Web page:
In 2021, Synology released DSM 7.0, the latest point release of its NAS operating system, and at the same point, condemned many older NAS designs to run DSM 6.2 forever. Its launch resulted from a three-year development project to overhaul the DSM structures and make it better able to exploit the power of newer processor technologies that the Synology NAS product lines now use.
But one of the issues that came with DSM 7.0 was that it needed more memory to deliver its full experience, and even if some of the Entry-level models could technically run this release, with 512GB of RAM, the selection of apps available to them were curtailed from what Synology NAS with 1- or 2GB could use.
Since then, Synology has worked tirelessly to fix several issues that DSM 7.0 arrived with and recently brought the current release up to 7.2. That’s the version that the DS223j can run, and combined with the 1GB of RAM, it suddenly opens a whole new world of functionality that wasn’t available to the DS220j or any of its prior 2-bay NAS incarnations.
There are plenty of tools that either aren’t available to Synology NAS with less than 1GB of RAM or don’t run well that the DS223j can access with its expanded memory. One of the most important for developers is the Container Manager app by Docker Inc.
Being able to run containers massively extends the capabilities of this NAS, converting a basic file server into the sharp end of a software development system. And, for those wanting to use this NAS as a workable system, you can also run Beta versions of Synology Drive Server, Synology Office and Universal Viewer.
Compared with previous Synology entry-level NASs, that one aspect is a revelation. It elevates the user experience to be closer to higher specification options and provides a logical pathway for customers to see what advantages more expensive machines might offer them.
Single Gigabit LAN
1GB of memory
The bottleneck of this system is the 1GbE LAN port, and Synology does not offer any way around these bandwidth limits, capping the maximum file transfer speeds to around 115MB/s. Multiple simultaneous users will end up with a portion of that speed, and the more users, the less each one gets.
Being the first tier of 2-bay NAS for Synology, those limitations come with this price point.
The DS223j diverges from previous 2-bay models because the four-core SoC and 1GB of RAM combination make for a more resilient system where a single rogue task can’t knee-cap the NAS to the point where it becomes unusable.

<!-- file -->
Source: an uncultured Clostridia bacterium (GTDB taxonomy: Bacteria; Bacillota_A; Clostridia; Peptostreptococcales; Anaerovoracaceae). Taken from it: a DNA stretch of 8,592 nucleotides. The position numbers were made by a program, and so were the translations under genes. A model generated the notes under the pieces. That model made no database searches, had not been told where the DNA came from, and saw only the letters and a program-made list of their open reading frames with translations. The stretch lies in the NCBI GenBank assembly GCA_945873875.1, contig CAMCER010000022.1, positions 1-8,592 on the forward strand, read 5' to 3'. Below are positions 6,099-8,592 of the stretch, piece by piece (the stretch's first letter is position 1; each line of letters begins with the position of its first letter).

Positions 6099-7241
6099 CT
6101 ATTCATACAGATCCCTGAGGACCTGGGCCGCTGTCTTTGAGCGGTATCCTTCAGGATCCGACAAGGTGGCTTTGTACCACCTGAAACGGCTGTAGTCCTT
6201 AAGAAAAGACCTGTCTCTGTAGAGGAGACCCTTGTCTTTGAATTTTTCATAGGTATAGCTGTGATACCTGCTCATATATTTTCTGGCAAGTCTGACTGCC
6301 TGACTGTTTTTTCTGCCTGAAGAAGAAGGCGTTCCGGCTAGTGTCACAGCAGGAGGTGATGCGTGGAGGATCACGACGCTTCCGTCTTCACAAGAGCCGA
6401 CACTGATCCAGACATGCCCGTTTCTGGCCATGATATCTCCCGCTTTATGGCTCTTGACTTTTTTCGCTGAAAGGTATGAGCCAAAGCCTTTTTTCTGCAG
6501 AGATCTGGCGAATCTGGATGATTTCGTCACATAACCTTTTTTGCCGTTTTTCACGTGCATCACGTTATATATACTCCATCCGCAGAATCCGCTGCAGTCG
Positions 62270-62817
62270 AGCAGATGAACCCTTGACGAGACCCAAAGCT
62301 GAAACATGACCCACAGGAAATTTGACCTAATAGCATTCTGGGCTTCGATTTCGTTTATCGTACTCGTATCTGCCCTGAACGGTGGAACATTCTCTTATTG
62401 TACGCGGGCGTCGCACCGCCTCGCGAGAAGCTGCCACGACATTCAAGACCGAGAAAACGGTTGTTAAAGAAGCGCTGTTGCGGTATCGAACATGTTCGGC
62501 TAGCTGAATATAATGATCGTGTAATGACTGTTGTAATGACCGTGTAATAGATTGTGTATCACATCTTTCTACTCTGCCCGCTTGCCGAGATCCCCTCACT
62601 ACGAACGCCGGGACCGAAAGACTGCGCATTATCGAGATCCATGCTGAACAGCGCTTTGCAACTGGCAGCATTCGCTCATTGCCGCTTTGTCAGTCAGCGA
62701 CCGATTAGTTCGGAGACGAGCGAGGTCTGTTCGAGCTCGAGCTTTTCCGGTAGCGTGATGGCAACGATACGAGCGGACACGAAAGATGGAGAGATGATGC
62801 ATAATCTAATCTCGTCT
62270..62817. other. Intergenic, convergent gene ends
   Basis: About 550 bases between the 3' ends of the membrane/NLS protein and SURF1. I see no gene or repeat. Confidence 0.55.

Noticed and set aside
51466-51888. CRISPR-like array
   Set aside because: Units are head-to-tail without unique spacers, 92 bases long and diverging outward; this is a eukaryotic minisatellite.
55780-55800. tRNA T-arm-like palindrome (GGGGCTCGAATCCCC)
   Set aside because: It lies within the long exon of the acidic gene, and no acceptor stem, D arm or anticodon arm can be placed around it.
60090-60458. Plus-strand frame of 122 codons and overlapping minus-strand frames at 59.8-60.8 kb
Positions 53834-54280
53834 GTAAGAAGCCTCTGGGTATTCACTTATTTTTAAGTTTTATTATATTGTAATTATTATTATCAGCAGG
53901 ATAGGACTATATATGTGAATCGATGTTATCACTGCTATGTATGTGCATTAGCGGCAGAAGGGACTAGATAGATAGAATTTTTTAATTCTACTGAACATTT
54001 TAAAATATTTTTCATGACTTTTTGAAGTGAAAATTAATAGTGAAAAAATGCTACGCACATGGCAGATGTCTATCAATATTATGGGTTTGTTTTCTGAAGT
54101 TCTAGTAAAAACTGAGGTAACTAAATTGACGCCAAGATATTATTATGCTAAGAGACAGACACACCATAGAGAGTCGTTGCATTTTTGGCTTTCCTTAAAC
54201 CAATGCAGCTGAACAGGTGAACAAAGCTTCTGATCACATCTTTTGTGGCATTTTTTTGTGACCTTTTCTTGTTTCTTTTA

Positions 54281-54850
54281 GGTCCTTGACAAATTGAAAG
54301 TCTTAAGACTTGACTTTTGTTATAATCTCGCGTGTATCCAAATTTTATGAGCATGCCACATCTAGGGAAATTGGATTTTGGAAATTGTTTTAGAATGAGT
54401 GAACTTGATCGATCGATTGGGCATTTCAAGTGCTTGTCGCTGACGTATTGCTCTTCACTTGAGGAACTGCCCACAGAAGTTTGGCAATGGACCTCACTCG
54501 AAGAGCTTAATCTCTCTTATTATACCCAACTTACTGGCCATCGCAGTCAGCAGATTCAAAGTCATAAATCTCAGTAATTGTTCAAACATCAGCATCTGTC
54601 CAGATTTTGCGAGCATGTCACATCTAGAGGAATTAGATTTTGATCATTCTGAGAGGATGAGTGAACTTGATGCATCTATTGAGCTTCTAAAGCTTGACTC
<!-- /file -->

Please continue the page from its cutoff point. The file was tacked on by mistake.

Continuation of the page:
Where using tools like Plex or Video Station previously restricted what the other applications could be run alongside, on this machine, it’s possible to have more than one application installed and keep things moving smoothly.
There are limits to what the RAM can achieve, but these issues are often tied to multiple apps trying to use the drive resources concurrently and thrashing the SATA drives. This problem can be negated somewhat by using SATA SSDs, even if Synology disapproves. The ideal solution would have been to have one large hard drive and a single SATA SSD for caching, but Synology doesn’t offer that option on DSM 7.2 in this NAS.
That would have accelerated indexing or post-upload processing tasks on this NAS, but that probably made the DS223j more useful than Synology wanted.
Whatever storage used in this NAS won’t massively impact the file serving performance (unless the drive has an error), but faster drives and SSDs could have a much more significant impact on data processing that happens on the NAS directly to the file system.
Overall, the performance of the DS223j is excellent and substantially better than the DS220j or DS218j that came before it.
Price & Availability
The official price of the DS223j is just $189.99 in the USA and £189.99 in the UK, making it better value in America than in Europe. However, it can be found for less on Amazon in the UK, making for a closer parity in price.
That’s $20/£20 more than the similarly specified TerraMaster F2-212, a NAS that has both proper drive trays and can upgrade its networking to 2.5GbE speeds. But to balance things somewhat, the DS223j does have better USB ports and a superior operating system with DSM.
The asking price is also $10/£10 more than the Asustor AS1102T 2 Bay Drivestor 2 Desktop NAS, a machine that comes with 2.5GbE as standard but uses the same RTD1296 Quad-Core 1.4GHz SoC that was in the DS220j.
This NAS makes perfect sense for those invested in Synology technology and, like that company, ignoring the attractions of a 2.5GbE LAN, the DS223j makes perfect sense. Conversely, this might not be the best choice if you want to upgrade the network for greater performance.
Should you buy the Synology DiskStation DS223j?
For those already using Synology NAS, the DS223j is a perfect small addition that gets the user onboard with DSM 7.2 and many of the OS’s excellent features.
However, its choice might be more problematic for users who want a NAS to dump large video files and have computers that support 2.5GbE or better network protocols. For those needs, Asustor and TerraMaster have similarly priced machines that can more than double the speed of a file transfer, and most of them also support SSDs for both storage and cache.
As a reviewer of NAS boxes, I hope this is the last 2-bay NAS from Synology that arrives with a 1GbE LAN port and no means to upgrade it. But given the stubbornness exhibited on this point so far, I wouldn’t take any bets on that.
Despite that omission and the extra expenditure needed to use 2.5in drives, the DS223j has everything else that a home or small business user might want from a NAS, and this specification makes for a significantly better user experience running multiple apps.
Mark is an expert on displays, reviewing monitors and TVs. He also covers storage including SSDs, NAS drives and portable hard drives. He started writing in 1986 and had contributed to MicroMart, PC Format, 3D World among others.